Director – Nacho Cerda, Screenplay – Nacho Cerda, Karim Hussain & Richard Stanley, Producer – Julio Fernandez, Photography – Xavi Gimenez, Music – Alfons Conde, Visual Effects Supervisor – Mariano Liwski, Digital Visual Effects – Infirma (Supervisors – Ivan Busquets & Jordi San Agustin), Makeup Effects – Creature Effects, Production Design – Balter Gallart. Production Company – Castelao Productions S.A./Future Films Limited/Radiovision Plus Ltd.
Anastasia Hille (Marie Jones), Karel Rodin (Nikolai), Valentin Ganev (Misharin/Kolya Kaidavosky), Carlos Reig-Plaza (Anatoliy)
Marie Jones, a film producer in L.A. who grew up an orphan, arrives in Russia to meet with the lawyer Misharin. He provides her with information about who her Russian birth mother was and gives her the title to the family home that she has inherited following her mother’s death. Marie travels to the home in the remote countryside. Inside the dilapidated house, she is spooked by ghostly phenomena. She then meets Nikolai who reveals he is her twin brother. As the two explore the house, they encounter zombified doppelgangers of themselves. Through all of this, their father calls to them wanting to reunite the family.
The Abandoned – not to be confused with the subsequent The Abandoned (2015), which was also a ghost story with a twist ending – was a Spanish-British production shot on location in Bulgaria. It was a feature-length directorial debut for Nacho Cerda who had previously made a handful of short films and short documentaries, often on Euro horror directors like Lucio Fulci and Juan Piquer Simon, including a full-length documentary Coffin of Light (2009) about the Spanish horror film. The most interesting name present is that of Richard Stanley, the director of the cult Hardware (1990), Dust Devil (1992), originally of the troubled The Island of Dr Moreau (1996) and the subsequent Color Out of Space (2019), who is credited as co-writer.
The script creates a standard set-up for a ghost story but displaces it from the usual Gothic mansion to a farm in the remote steppes of Russia (in actuality location shooting in Bulgaria). Once we arrive there, Nacho Cerda creates some very spooky happenings, aided by an intense aural soundscape. More than just the usual hauntings and spooky atmosphere, Cerda propels us into the uncanny – especially when it comes to the scenes with Anastasia Hille and Karel Rodin encountering undead doppelgangers of themselves and then finding that whenever they try to fight one of them off and damage it, the same wounds appear on their own bodies. Or a scene where Karel Rodin is dragged down into a hole in the floor only for Anastasia Hille to rush over and find the hole has disappeared and the floorboards are unbroken. Elsewhere, she tries to escape the island but finds that the same truck in which she was driven there is now a broken down wreck that has been overgrown for years.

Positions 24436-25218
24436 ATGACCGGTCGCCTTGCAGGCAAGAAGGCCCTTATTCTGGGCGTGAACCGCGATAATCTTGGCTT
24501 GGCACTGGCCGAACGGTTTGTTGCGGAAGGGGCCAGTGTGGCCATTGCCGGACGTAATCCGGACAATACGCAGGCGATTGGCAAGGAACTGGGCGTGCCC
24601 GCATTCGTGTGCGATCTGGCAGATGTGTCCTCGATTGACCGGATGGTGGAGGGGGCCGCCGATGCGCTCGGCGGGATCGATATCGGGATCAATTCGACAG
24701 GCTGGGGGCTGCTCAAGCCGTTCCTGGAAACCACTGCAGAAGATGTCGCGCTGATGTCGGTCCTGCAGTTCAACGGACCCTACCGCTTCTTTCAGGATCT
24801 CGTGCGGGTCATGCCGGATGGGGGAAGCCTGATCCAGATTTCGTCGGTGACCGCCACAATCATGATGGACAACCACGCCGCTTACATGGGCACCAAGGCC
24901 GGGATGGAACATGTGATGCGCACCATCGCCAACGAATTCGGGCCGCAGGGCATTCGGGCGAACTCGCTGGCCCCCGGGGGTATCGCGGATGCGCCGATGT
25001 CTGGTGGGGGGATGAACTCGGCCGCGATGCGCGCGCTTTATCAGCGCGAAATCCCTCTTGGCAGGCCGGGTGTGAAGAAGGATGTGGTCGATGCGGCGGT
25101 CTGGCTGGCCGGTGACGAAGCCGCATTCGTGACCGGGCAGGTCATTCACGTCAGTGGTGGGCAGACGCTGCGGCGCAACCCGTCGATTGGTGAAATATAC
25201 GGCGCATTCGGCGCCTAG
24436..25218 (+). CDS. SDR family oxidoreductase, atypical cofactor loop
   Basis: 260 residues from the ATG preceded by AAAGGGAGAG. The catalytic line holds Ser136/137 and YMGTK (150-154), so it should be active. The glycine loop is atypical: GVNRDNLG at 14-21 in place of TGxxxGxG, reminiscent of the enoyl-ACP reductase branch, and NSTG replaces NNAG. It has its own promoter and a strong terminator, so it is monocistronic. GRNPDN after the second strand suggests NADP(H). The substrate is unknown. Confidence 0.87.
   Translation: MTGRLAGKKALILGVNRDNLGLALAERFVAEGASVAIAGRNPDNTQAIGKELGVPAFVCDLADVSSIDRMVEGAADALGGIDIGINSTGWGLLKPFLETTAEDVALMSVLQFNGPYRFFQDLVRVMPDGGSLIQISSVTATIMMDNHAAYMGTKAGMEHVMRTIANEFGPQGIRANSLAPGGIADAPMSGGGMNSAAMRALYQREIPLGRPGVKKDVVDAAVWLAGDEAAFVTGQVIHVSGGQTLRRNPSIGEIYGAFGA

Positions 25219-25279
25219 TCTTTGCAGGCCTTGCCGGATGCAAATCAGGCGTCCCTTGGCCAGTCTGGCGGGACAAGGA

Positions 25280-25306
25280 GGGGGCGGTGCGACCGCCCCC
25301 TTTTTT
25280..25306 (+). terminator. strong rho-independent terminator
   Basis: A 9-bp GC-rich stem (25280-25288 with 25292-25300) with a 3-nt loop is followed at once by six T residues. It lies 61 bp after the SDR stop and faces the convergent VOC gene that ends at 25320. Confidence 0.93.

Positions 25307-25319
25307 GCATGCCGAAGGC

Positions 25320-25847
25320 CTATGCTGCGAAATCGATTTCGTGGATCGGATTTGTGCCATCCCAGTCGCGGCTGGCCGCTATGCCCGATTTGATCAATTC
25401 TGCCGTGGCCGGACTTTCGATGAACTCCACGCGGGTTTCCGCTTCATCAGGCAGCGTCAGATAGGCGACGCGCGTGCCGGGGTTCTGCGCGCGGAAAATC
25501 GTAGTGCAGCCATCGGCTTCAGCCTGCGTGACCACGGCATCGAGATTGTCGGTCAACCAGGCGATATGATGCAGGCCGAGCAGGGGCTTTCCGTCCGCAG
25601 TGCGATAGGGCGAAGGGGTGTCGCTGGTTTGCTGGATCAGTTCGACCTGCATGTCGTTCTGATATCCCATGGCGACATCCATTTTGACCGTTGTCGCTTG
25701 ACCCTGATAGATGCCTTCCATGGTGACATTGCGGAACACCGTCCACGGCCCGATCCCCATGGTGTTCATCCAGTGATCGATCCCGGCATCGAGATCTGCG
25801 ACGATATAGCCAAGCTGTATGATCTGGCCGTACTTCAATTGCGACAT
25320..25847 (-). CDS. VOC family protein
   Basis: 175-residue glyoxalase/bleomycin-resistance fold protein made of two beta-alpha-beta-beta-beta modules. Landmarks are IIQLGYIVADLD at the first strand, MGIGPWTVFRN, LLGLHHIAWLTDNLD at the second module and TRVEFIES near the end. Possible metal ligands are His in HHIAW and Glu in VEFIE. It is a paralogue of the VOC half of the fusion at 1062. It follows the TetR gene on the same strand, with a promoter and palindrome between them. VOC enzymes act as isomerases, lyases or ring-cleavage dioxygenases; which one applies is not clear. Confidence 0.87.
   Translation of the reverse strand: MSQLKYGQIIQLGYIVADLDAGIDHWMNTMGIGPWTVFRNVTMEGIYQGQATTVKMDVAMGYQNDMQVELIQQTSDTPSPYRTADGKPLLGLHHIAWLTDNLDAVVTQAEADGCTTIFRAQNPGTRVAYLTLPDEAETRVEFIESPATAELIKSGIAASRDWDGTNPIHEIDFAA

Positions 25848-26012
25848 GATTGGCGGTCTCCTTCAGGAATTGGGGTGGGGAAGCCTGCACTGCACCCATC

On the other hand, while the film is extremely well built up, it starts to collapse into narrative incomprehensibility in its second half. Here the film heads off into The Sixth Sense (1999) territory but gets too clever for itself. [PLOT SPOILERS] For some reason, Anastasia Hille finds herself in a timeloop where she is not only observing herself arriving at the lawyer’s office near the start but also is the same person she bumped into on the steps on her way in. Events start to blur between the present and the past where we realise (it is never entirely clear) that Anastasia Hille and Karel Rodin are the two children that were driven in in the truck in the opening scene, that they may have been killed as children either by drowning or being fed to the pigs.
Confusingly, they also seem to have led a Schroedinger’s Cat existence where at the same time as they were killed as children, they also managed to grow up and lead adult lives until their father now seems to be calling out to them. Even more confusingly, Valentin Ganev plays both the dead father and the lawyer who deeded Anastasia Hille the property at the start of the film. Quite what is going on during this section of the film left me mystified, as it appeared it did most audiences.